5. Give them a box. Stanford Graduate School of Business professor Robert Burgelman has written that “successful firms are characterized by maintaining bottom-up-driven internal experimentation and selection processes while simultaneously maintaining top-driven strategic intent.” In other words, the variation/selection process works only if it takes place within the boundaries of a clear and explicit strategic direction for the company—as established by top management.
Innovation experts often proclaim that people need to “think outside the box” and “get out of their comfort zone.” However, what Burgelman observed in academic studies undertaken to examine the innovation processes of high-tech companies is that people actually need a box to channel their creativ-ity. This description of a company’s general strategic direction cannot be too narrow or it will inhibit new ideas, but a general direction is needed to provide boundaries within which people can innovate. For example, at FremantleMedia, the stated mission is to produce television programs that are replicable in other countries. Employees know that country-specific pitches will be immediately selected out.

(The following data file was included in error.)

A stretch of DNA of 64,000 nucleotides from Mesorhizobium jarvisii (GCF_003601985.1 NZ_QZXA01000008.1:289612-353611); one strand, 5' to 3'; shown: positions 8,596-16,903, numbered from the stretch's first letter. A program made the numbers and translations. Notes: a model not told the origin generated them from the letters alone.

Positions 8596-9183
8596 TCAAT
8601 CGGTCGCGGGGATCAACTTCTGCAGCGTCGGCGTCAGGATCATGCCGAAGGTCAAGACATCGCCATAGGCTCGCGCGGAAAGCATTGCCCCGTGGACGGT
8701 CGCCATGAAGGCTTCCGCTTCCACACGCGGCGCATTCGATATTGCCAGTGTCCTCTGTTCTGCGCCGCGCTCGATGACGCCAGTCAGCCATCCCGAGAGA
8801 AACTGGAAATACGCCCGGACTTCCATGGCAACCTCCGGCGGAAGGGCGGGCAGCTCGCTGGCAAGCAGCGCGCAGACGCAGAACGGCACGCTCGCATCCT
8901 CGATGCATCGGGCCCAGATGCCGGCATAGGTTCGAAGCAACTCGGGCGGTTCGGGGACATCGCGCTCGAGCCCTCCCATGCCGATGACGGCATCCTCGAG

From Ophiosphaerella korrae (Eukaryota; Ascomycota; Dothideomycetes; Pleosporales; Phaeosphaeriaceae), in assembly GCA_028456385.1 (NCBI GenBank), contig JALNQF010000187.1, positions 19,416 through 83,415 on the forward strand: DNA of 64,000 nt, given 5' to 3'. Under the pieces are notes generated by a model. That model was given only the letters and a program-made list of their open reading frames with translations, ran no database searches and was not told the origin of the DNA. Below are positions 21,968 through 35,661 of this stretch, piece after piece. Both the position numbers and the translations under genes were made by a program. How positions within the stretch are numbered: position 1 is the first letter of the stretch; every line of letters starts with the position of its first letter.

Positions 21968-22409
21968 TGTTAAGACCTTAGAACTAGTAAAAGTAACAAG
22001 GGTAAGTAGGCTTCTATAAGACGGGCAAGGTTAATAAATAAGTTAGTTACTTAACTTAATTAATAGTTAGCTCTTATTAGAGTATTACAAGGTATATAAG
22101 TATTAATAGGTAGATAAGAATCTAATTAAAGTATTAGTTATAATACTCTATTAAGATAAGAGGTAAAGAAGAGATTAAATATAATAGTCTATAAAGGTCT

Letting a thousand flowers bloom will give your company the appearance of being innovative. But investing in variation alone is not enough. You must have a deliberate system of selection to ensure that the right ideas—those that are truly best for your company’s strategic direction and not those determined by personal preference and emotion—get the funding they need. It’s the 999 flowers you let die that enable true innovation to flourish.
Reprint No. 00203
- Freek Vermeulen is an associate professor of strategy and entrepreneurship at London Business School.